Thursday, 24 January 2013

Haute Couture | VALENTINO Spring 2013 Couture


The exquisite VALENTINO show was a fitting end to the couture season; a joyous celebration of the infinite possibilities of the unfettered imagination and of craftsmanship that in this house sometimes borders on the miraculous. “We really wanted to create a dream,” said Maria Grazia Chiuri during the fittings, “something really fantastic, magic, fairy tale. Couture is a dream, and we love to dream. Why not?”

Chiuri and her partner in design, Pierpaolo Piccioli, were looking at the idea of formal and secret gardens, with mazes, ancient mosaics, and romantic flower plantings. They conceived an idea of padded rouleaux, scrolled into raised decorative patterns on the surface of the fabric, to suggest the elaborate wrought-iron gates hiding the mystery within. And true to the mysteries of haute couture, they presented the design concept to the two Valentino ateliers (who work in proud autonomy from each other) and each resolved it in a very different way, even though to the eye the results are identical. “The ritual of couture is to be secret!” said Piccioli. That effect was used for prim little dresses (some with capelets) in ivory-on-ivory, and also diaphanous fabrics. A magnificent tulle cape embroidered in this black “ironwork” shadowed a ball dress elaborately embroidered with flowers and birds a masterwork that rightly elicited a spontaneous round of applause. Other innovative effects included lightly stamping bonded wool with a design, often taken from the schemes in eighteenth-century garden design books for formal parterres and flower beds, that registered from afar like a subtle print.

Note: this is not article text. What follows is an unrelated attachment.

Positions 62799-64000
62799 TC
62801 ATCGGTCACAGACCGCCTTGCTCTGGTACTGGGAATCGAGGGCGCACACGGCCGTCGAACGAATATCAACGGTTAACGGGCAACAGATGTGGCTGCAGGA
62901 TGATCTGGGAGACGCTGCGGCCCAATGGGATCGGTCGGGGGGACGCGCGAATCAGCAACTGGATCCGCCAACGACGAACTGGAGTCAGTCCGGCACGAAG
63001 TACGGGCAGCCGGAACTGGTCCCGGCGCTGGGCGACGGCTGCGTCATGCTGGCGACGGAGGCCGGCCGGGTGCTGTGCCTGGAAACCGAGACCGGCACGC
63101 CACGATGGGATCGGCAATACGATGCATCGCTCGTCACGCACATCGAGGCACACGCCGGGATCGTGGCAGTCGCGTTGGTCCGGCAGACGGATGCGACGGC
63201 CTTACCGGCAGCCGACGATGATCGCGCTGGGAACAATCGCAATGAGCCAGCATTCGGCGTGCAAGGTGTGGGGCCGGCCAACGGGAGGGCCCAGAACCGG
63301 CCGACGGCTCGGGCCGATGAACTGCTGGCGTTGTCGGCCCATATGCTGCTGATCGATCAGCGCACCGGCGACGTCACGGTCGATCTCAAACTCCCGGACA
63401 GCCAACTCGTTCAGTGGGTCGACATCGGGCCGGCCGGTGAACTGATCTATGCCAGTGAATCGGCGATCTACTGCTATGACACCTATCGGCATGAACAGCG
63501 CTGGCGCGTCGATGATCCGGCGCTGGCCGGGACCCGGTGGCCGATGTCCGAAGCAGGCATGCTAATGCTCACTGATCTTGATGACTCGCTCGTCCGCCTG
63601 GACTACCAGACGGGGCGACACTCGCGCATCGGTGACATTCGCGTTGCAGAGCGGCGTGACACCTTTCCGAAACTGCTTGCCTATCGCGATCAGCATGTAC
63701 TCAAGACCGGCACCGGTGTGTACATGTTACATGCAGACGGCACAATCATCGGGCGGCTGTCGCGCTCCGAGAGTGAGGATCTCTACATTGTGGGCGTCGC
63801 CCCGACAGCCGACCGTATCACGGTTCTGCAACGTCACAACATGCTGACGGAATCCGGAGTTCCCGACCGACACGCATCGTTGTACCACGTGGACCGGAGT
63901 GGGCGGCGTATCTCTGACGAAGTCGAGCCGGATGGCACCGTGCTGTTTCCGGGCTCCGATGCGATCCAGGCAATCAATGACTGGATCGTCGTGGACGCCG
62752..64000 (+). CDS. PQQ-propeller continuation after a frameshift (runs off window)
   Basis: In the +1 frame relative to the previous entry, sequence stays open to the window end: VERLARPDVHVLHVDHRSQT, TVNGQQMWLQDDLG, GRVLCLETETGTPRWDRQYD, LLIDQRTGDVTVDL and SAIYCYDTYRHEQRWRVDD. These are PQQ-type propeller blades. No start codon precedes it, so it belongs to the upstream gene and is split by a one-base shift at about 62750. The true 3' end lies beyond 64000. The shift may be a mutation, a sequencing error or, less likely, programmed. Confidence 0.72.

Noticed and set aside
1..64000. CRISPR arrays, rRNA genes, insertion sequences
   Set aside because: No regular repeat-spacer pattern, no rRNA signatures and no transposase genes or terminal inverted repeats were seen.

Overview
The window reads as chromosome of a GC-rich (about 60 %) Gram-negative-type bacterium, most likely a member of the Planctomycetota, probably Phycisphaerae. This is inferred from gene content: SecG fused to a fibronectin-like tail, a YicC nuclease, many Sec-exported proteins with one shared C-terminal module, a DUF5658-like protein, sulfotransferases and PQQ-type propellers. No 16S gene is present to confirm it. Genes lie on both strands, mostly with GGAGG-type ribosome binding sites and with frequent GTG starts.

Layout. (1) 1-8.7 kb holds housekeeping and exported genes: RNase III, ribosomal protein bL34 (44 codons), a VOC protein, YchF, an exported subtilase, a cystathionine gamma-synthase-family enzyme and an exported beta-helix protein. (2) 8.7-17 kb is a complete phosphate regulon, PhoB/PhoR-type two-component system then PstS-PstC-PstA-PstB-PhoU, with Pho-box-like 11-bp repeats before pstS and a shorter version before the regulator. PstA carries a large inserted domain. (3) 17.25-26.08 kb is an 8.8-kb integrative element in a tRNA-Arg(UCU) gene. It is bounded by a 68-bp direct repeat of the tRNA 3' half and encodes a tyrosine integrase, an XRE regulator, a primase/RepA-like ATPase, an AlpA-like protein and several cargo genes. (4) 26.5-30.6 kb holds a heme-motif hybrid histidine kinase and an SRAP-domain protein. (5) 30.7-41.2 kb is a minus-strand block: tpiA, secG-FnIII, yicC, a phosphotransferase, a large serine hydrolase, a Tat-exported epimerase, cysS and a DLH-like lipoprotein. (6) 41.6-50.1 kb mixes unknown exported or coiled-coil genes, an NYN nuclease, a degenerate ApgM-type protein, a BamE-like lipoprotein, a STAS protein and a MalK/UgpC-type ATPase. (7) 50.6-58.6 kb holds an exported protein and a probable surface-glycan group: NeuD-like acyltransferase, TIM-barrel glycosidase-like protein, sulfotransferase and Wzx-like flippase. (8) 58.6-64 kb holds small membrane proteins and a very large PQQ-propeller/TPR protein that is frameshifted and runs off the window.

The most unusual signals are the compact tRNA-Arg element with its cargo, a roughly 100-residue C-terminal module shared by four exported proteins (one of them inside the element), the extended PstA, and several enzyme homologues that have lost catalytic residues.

The designers also took many different laces and re-embroidered them to create shimmering collage effects like a late Monet garden-scape (there were prints that suggested this, too). Some of these dresses were as elaborate as Belle Epoque lingerie, although their silhouettes remain austere, and the designers leavened the heady brew with some dresses of unembellished, monastic simplicity that let the line and cut speak for themselves. Chiuri and Piccioli sent their fey girls out at breakneck speed so that as the finale’s Madame Bovary crinolines and Watteau-backed ball dresses brushed past scattered with chiffon dahlias, wrought with Sun King–era motifs in silver thread, or latticed with ribbon-work they seemed like so many exotic birds or flower fairies in flight. An emotional Valentino rose to his feet to greet the designers (once his assistants) as they took their curtain call, safe in the knowledge that his legacy of giddily feminine romance and faultless technique is blossoming in their hands.

Selections by ANDREA JANKE Finest Accessories

Photo Credit/Source: © VOGUE
Photography by © Marcus Tondo/InDigitalTeam/GoRunway 

More Paris Couture To Love ... 

'An Ode To The Garden | DIOR Spring 2013 Couture'


Longuette said...

these pictures are fantastic!
I have completed missed this fashionshow as I am pretty busy these days. Glad to find your blog with all the runway!!!

Love, Ylenia from Longuette

Shagun said...

The floral dress worn by Cara Delevigne is gorgeous. Soft, romantic..I like the looks in bold red!!

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